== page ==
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Dental Glossary

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              removal of tartar, a kind of "limestone" that sticks to the teeth due to the bacteria present in the mouth. The precursor of tartar is bacterial plaque, a microfilm of gel of bacteria and minerals which, if they precipitate (solidify), form tartar.

              it is the most frequent malocclusion and manifests itself with overlapping of the teeth; it is due to insufficient space for correct dental positioning and often requires extractions to align the teeth.

               it is the absence of a tooth, the germ of the permanent tooth is completely missing. It is very common in the upper lateral incisors or second premolars. It is generally a hereditary anomaly and can affect multiple teeth.

                it is the cavity where the roots are housed in the bone called the bone crest.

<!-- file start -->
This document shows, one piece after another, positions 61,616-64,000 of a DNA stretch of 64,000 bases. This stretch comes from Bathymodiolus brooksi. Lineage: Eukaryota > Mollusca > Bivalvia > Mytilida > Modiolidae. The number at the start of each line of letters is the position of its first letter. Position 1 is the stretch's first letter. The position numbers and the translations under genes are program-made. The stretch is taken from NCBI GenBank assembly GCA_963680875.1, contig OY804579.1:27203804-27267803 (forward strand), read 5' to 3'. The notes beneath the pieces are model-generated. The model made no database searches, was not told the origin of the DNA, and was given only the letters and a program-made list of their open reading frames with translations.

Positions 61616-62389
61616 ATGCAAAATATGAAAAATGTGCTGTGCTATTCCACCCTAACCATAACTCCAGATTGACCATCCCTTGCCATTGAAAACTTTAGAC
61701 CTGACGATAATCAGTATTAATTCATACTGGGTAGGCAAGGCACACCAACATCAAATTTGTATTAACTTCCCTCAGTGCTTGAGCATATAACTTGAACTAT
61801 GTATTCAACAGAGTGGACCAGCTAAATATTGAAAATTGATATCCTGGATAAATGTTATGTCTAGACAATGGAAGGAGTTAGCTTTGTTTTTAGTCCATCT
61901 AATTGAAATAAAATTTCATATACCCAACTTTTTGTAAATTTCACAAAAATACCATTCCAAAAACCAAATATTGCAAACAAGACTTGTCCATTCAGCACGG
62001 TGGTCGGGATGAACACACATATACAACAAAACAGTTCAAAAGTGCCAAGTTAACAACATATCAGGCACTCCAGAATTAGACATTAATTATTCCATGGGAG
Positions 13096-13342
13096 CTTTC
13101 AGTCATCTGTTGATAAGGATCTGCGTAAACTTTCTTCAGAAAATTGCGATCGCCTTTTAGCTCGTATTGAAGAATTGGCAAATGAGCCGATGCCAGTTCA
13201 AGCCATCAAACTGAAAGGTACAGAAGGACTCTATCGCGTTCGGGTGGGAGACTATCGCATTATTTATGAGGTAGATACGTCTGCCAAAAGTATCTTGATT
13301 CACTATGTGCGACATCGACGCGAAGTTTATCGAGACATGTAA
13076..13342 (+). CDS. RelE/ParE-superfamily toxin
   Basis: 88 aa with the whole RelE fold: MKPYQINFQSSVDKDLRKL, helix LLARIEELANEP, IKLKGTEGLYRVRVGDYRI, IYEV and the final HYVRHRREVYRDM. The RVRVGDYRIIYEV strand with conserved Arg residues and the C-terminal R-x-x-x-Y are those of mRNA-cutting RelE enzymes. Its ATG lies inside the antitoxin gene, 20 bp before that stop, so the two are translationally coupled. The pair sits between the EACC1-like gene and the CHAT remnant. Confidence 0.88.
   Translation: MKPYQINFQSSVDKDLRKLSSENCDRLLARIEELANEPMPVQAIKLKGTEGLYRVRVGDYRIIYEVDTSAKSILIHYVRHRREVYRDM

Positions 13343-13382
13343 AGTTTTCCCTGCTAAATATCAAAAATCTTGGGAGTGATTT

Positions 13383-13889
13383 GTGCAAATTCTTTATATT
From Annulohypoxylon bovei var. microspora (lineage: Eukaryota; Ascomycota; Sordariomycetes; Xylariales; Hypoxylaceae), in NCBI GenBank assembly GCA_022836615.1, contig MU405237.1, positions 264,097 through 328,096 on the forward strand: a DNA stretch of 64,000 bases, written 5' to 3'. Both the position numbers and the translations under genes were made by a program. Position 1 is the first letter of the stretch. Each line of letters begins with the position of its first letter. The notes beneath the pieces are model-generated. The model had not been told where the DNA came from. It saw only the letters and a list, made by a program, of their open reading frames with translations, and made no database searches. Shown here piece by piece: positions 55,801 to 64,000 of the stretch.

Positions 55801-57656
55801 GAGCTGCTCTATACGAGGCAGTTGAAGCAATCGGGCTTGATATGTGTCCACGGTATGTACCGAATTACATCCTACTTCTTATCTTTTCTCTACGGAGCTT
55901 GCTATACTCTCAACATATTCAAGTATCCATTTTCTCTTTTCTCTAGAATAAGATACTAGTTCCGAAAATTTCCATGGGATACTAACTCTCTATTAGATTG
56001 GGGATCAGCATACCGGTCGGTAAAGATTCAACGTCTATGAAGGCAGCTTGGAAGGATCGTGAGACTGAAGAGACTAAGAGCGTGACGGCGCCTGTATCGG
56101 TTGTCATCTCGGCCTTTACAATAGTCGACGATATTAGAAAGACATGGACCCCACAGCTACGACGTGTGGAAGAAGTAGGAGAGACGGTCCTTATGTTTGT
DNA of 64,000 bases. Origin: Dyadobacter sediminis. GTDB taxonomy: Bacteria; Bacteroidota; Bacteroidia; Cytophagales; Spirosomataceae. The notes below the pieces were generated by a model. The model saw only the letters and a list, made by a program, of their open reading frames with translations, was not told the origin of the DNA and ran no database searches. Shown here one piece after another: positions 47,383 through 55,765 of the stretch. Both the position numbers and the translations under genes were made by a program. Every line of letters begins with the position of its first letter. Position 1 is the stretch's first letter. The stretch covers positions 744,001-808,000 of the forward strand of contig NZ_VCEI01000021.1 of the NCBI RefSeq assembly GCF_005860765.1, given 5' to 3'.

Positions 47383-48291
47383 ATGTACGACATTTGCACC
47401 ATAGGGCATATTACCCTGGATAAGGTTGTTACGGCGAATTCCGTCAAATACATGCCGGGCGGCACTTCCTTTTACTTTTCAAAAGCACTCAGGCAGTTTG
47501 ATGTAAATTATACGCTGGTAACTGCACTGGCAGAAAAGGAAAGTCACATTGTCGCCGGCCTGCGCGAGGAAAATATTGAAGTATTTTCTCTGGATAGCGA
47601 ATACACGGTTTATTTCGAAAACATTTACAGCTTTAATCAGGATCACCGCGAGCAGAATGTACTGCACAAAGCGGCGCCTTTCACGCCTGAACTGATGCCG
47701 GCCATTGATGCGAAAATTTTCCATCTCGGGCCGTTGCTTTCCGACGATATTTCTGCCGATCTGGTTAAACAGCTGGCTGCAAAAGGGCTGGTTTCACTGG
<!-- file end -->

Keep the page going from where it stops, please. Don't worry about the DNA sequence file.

is the invisible fixed appliance which is mounted on the internal surface of the teeth and which allows the tooth to be moved with the same methods as traditional fixed appliances.

                it is the infectious disease of the tooth that causes the formation of a pocket of pus near the root of the tooth and often causes swelling at the gingival level with throbbing pain and requires antibiotic therapy.

                    orthodontic equipment, generally removable, which has the purpose of promoting the development of the mandible and arresting maxillary growth in class 2, the opposite in class 3.

                extraction of one or more  teeth.

                     deep enamel erosion with destruction of the dental material caused by pathogenic germs present in the oral cavity and which proliferate in the presence of food residues rich in sugars.

                     is the collection of radiographic examinations (panoramic x-ray, teleradiography of the skull), of the cephalometric trace and of the examination of the plaster models from which the orthodontist needs to make the diagnosis.

                    classically it is a branch of dentistry that treats teeth without affecting the canals. Such as "fillings". Some classifications also include dental therapies that affect canals, that is, devitalizations.

                    fixed prosthesis in different variants of alloys.

                     the part  of the natural tooth appears whitish and visible, composed of enamel.